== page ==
Last Monday, the Inprint Margarett Root Brown Reading Series welcomed poets Ada Limón and Gregory Pardlo. The poets, former classmates at NYU, have both recently been recognized: Limón’s Bright Dead Things was a finalist for the 2015 National Book Award and National Book Critics Circle Award. Pardlo won the 2015 Pulitzer Prize for his collection Digest, and as of Thursday, a Guggenheim Fellowship. Poet Kevin Prufer, who also serves as a professor at the University of Houston’s Creative Writing Program, moderated a discussion with both after the reading.
Limón opened with “How to Triumph Like a Girl,” in which she imagines the power of a race- winning filly’s 8-pound heart: “Don’t you want to tug my shirt and see / the huge beating genius machine / that thinks, no, it knows, / it’s going to come in first.” When Prufer asked after Limón’s performance of the piece, she referred to Frederico García Lorca’s duende, and the heightened expression embodiment can bring to the work. Many of Limón’s poems showcased the same, with lines like, “You wake some days / full of crow and shine,” and “[…] then there’s the silence that comes back, a million times bigger than me, sneaks into my bones and wails and wails and wails […]”
Pardlo’s reading covered a wide range of subjects, with gorgeous, startling images – “The bat above me like a flung wrist watch,” and “She makes jewelry of herself and garlands the ground with shadows.” Prufer observed the personal woven into a number of the poems, and Pardlo referred to method acting (the idea that an actor should, to an extent, emotionally become his or her character). Pardlo discussed the adaptation of perspectives offered from real-life subjects that, once skewed to the purposes of a poem, can both open imaginative possibility, and release the writer from obligations to the literal.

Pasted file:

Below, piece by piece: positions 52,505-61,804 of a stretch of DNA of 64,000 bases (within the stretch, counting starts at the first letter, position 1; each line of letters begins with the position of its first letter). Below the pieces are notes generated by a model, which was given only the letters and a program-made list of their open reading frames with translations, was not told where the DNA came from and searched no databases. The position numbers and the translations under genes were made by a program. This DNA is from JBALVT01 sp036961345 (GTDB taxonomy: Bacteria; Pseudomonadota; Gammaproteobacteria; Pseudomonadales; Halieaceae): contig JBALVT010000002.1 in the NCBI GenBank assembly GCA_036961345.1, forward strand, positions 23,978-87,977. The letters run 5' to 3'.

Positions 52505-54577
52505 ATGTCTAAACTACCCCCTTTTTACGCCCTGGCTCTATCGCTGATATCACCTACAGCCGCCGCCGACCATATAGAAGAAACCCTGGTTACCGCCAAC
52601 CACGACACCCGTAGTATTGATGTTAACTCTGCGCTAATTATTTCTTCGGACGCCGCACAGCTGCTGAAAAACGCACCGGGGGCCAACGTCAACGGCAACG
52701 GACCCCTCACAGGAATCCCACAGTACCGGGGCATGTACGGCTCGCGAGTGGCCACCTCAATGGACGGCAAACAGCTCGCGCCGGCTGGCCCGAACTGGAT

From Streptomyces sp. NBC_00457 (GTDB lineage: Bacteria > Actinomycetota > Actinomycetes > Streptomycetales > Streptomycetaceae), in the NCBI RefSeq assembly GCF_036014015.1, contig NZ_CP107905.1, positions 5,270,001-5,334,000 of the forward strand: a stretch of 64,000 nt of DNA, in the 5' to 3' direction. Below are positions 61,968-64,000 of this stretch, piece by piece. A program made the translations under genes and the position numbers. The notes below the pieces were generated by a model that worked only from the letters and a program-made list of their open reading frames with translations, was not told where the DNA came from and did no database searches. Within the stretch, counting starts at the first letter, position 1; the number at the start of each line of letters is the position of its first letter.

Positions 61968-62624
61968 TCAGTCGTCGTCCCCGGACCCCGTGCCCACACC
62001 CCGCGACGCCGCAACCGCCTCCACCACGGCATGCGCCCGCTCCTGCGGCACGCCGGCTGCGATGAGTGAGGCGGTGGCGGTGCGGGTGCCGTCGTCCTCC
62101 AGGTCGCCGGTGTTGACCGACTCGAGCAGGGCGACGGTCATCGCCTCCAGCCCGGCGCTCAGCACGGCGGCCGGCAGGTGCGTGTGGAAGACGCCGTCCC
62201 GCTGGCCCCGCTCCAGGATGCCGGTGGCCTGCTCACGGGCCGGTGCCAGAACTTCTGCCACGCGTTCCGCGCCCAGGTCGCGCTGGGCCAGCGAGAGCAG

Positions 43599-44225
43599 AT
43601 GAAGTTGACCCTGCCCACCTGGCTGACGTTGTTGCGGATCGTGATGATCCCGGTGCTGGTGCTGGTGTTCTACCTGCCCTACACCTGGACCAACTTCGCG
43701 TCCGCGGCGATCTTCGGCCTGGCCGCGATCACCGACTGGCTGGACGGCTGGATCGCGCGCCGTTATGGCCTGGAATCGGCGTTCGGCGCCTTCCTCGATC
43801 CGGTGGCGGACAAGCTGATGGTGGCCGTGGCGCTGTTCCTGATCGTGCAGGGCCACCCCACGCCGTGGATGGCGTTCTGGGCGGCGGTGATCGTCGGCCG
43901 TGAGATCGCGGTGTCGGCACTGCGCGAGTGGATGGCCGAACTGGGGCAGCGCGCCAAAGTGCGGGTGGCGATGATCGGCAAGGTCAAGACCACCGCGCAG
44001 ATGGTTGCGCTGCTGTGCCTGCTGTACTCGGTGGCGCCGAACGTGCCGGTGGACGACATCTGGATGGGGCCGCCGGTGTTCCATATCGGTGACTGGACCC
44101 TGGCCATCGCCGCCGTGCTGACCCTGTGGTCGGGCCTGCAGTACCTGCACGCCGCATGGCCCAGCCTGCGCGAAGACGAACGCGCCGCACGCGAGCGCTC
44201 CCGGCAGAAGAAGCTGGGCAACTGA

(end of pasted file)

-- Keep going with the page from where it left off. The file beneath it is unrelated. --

Prufer’s questions were thoughtful and thorough, and gave both poets opportunities to showcase their experiences as writers and readers. One highlight was the question of what poetry, or any art, owes to politics and activism. Pardlo suggested artists should work to frame major concepts of the day and articulate unspoken anxieties, to “get behind blind spots we create culturally, that also obscure real concerns.” Limón pointed to the complex emotional capacity poetry can offer in consideration of a question or questions, rather than answers, in ways other media cannot.
The discussion closed with recommendations from both writers – Limón named When My Brother Was An Aztec by Natalie Diaz, as well as the non-fiction work Braiding Sweetgrass by Robin Wall Kimmerer. Pardlo shared an ongoing interest in St. Augustine’s Confessions, all of which are available at the links provided. Video of the full reading and interview will be forthcoming here in Inprint’s archive.